Other embodiments and advantages are described in the detailed description below. This summary does not purport to define the invention. The invention is defined by the claims.
The accompanying drawings, where like numerals indicate like components, illustrate embodiments of the invention.
Reference will now be made in detail to some embodiments of the invention, examples of which are illustrated in the accompanying drawings.
The conductive carbon traces are made by depositing a carbon powder with a thermal cure resin using a conventional, commercially available silk screening machine. The carbon traces are about 25-30 microns thick when they are deposited onto printed circuit board 18. An example of a brand of conductive carbon dissolved in an organic solvent is Acheson 8120H. After the carbon traces dry and the organic solvent, such as DBE, evaporates, the carbon traces are about 11-22 microns thick. The resistivity of the dried carbon traces is about 15-25 Ohms per square millimeter.
In a first step, the silver traces are printed (in this case silk-screened) onto bare printed circuit board 18. Silver is deposited as a conductive liquid or paint and is allowed to dry. Spaces are left in the silver traces for resistors to be inserted in a second step. Reference numeral 19 in
Spaces are also left under each key of the keypad for interleaved finger landing pads to be inserted in the second step. Reference numeral 22 represents an interleaved finger landing pad that is located under the five key. Because remote control device 13 has fifteen keys, fifteen spaces are left for fifteen landing pads.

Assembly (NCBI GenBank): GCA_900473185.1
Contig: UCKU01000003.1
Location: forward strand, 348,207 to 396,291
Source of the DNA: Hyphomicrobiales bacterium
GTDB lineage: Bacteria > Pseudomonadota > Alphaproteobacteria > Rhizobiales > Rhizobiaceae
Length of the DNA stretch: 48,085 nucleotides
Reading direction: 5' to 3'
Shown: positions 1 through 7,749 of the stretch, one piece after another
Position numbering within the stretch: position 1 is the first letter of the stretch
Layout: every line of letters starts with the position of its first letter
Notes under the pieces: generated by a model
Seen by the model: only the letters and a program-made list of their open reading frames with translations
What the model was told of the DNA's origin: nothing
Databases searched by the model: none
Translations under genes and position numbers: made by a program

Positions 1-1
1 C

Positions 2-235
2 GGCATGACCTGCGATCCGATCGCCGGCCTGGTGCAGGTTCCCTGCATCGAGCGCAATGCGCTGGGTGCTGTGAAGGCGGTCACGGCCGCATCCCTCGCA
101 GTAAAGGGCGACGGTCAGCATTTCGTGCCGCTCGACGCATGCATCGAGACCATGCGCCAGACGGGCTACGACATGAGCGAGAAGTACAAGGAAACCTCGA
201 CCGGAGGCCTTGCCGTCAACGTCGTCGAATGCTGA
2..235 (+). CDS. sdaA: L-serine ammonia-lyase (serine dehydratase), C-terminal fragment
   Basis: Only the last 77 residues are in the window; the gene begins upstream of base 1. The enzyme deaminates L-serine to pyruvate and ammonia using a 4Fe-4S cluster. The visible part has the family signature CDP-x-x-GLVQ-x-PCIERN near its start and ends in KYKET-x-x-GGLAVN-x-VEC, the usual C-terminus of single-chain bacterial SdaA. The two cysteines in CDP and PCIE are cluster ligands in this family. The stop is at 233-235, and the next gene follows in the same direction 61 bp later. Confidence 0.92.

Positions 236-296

In the second step, conductive carbon is printed (in this case silk-screened) onto the spaces in the silver traces to form resistors. Because the conductive carbon layer that is printed in the second step is less conductive than the silver that is printed in the first step, the conductive carbon patches printed onto the spaces in the silver wires are considered to be resistors.
In the same second step, conductive carbon is also printed onto the spaces left under each key of the keypad to form landing pads. In operation, rubber keys of the remote control device (see
Although conductive carbon is described here as being deposited in the second step into spaces to form the landing pads, this need not be the case. In some embodiments, interleaved finger landing pads of silver are deposited in the first step. Conductive carbon is then printed onto the silver landing pads in the second step such that each interleaved hand of each landing pad includes an underlying layer of silver coated with an overlying layer of conductive carbon.
Where silver interleaved finger landing pads are deposited in the first step, the silver landing pads are coated with conductive carbon to prevent oxidation of the metal landing pads. Without the conductive carbon coating, a poorly-conductive metal oxide layer can build up over time on the surfaces of the two interleaved hands. The metal oxide layer can prevent the formation of a good electrical connection when the corresponding rubber key is pressed.